Way to go, Harry! The perserverance he developed will stand him in good stead in the business world. Kudos to you too, for making sure that Harry got the schooling he needed, and the tools he needed to be the remarkable young entrepreneur/businessman he has become.

Twiglet said...

That's a fab photo with a hint of rainbow I think. Well done to Harry. Having taught infants for 25years I appreciate how tricky it can be to get help. In latter years we got excellent support for our dyslexic children. It took years of being told that children who we highlighted, at maybe six years old, were just slow developers!

Martin H. said...

Recognition and the correct support is vital isn't it? Thanks to you, Harry has had both.

Our son-in-law is dyslexic and he's been working as a chartered senior naval architect for nine years now.

I wish Harry every success for the future.

patsy said...

Well done that boy, I can so sympathise with your hopes and fears for him Muddy.You must be so relieved that he has turned out so well and that he has found good coping mechanisms.
I love that phrase to describe Harry's experience of "the world... seen as a multi-layered 3D adventure." No wonder then that many of Disney and Pixar designers are dyslexic.
When, after years of negativity, my son's new learning support teacher called dyslexia "a gift" rather than a disability, I nearly fell to the floor and kissed the blessed woman's feet!
And touch typing, a brilliant idea. Both son and I intend to enrol on a course during the school holidays.

her at home said...

Well done Harry and well done you from someone who knows about it from both a child and a parents view point. Youngest is stil undergoing a barrage of test everything from eyes to brainwaves have been looked at and there is now talk of him doing some sort of computer skills work so that when he goes to College ( seconday in UK terms) he will be able to type his work out.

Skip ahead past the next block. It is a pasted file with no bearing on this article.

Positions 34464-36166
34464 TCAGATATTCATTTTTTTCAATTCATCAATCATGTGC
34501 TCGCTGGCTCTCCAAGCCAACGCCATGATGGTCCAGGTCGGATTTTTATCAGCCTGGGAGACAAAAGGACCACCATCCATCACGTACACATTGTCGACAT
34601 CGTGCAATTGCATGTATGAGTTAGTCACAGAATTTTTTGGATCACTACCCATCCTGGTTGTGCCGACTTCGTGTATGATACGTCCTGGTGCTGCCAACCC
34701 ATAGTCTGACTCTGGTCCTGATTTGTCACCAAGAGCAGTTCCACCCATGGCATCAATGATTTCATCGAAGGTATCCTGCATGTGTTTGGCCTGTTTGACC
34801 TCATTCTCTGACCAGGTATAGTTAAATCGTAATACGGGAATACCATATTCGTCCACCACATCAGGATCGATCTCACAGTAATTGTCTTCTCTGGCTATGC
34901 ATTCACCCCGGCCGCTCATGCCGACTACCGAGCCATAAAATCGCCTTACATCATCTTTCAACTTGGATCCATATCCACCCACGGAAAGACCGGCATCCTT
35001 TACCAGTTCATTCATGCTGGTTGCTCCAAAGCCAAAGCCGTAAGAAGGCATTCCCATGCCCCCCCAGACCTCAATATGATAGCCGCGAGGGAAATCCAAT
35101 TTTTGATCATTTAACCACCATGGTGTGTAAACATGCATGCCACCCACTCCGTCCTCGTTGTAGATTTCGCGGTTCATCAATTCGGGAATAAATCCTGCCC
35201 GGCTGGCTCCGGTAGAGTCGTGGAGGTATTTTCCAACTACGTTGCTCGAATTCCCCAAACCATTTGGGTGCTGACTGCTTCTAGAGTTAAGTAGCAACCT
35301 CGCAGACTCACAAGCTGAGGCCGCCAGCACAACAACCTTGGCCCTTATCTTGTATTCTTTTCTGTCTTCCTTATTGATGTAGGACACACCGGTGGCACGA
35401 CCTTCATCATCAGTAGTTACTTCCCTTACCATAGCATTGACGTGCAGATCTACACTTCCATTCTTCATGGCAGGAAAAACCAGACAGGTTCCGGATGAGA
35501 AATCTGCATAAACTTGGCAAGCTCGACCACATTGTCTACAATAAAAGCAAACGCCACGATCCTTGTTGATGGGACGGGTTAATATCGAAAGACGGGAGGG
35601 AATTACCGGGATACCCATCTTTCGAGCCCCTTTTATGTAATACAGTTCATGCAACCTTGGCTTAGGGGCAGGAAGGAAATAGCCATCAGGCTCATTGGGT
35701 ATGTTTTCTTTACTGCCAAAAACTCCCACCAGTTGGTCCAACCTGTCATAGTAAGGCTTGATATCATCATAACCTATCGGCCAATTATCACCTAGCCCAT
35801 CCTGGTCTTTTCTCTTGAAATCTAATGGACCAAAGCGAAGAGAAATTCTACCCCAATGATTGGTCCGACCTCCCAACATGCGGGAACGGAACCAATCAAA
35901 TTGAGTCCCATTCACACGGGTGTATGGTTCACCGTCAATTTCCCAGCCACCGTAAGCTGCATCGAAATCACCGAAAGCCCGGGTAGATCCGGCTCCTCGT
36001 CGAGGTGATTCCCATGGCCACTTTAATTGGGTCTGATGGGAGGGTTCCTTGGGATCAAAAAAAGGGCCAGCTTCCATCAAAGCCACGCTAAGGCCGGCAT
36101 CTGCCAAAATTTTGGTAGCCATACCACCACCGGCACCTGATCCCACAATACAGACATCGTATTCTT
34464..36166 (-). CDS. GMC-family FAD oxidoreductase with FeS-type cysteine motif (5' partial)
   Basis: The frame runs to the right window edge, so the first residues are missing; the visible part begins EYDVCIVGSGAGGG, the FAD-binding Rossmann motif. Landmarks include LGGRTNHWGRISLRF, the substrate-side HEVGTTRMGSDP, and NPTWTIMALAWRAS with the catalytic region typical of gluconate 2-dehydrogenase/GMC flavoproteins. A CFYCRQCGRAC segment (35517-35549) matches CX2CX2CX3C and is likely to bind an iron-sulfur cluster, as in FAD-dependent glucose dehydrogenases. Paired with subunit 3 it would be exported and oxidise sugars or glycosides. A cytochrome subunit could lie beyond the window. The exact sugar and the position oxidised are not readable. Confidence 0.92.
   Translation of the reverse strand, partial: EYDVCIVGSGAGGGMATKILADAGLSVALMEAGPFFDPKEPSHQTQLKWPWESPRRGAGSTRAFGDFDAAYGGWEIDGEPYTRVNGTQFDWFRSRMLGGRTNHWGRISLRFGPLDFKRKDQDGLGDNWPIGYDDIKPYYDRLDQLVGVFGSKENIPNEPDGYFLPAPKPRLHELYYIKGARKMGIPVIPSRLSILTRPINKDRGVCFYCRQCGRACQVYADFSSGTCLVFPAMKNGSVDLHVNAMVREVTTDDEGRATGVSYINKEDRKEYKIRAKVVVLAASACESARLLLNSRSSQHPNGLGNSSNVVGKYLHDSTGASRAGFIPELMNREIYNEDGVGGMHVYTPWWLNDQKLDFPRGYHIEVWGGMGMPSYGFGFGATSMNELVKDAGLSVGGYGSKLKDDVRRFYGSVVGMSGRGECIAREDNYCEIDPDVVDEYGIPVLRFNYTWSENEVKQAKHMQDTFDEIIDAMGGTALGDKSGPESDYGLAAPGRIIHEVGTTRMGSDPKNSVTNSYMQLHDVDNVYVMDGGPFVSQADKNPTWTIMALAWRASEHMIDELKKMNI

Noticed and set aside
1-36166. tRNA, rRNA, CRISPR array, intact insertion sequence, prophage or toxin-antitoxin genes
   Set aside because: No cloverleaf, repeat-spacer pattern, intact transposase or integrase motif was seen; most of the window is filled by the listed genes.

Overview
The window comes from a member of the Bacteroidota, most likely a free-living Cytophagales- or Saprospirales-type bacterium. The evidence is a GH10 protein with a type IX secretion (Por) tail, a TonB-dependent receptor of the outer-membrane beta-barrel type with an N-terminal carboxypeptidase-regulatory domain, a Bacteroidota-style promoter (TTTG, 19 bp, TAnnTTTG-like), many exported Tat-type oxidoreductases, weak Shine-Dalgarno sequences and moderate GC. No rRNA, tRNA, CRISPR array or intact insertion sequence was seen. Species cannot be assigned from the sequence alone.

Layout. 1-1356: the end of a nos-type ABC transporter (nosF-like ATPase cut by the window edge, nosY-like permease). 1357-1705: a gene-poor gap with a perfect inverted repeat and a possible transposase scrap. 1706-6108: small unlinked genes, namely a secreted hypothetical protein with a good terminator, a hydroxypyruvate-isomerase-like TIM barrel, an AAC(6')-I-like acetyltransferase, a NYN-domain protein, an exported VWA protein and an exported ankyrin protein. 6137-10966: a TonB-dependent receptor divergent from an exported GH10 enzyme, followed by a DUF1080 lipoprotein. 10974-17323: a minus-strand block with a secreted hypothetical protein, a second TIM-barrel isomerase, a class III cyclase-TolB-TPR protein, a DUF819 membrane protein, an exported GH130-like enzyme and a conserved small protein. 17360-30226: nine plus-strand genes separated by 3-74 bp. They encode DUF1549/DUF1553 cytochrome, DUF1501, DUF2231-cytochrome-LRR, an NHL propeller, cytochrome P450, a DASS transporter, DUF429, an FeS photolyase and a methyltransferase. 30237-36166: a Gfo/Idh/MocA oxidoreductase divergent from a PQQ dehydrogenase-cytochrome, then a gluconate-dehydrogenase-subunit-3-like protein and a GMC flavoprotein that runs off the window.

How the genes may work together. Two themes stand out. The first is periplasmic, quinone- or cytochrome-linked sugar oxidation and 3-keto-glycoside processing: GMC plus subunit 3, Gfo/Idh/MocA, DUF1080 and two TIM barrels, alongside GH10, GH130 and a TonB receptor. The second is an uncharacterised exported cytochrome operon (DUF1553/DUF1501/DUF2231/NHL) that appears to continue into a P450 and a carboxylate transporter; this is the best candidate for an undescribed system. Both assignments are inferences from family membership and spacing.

I see Dyslexia as a gift too its just a hard slog trying to convince the rest of the world that it isnt just laziness.

Tattie Weasle said...

Dyslexia is just another way of looking at things and just because you don't see things the same way doesn't mean to say you see them wrong. The Boy is having similar problems and for me who like you decvours books I find it scary and frustrating both at the sametime. I am so pleased to hear how well Harry has done.

Friko said...

not so much catching up on the accounts as catching up on fairly comfortable thoughts.
I agree, the internet is grand, so is listening to the radio and best of all, reading books. Don't let anyone tell you to get rid of them, you can always use them as wall insulation, they even look pretty.
I am glad your Harry has found his place in the order of things.

ChrisH said...

Well done, Harry!

(As an aside, Rose was considered borderline dyslexic and one horrid teacher told me she would never make anything of herself... Hello Horrid Teacher - 2:1 in English and straight into a job in publishing!)

Anyway, collecting myself, well done to both of you for hanging on in there and succeeding - and some!

Olive Tree Guitar Ensemble said...

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Fred said...

Time wasting here, too and found this. Such good advice. So recognise this with youngest especially the trying hard bit. So demoralising for them when they see their friends who get A's without opening a book. When he was eight he went to something called EDL (can't remember what it means) but basically he learned to touch type, using a series of coloured dots on fingers and corresponding keys. It transformed his school life.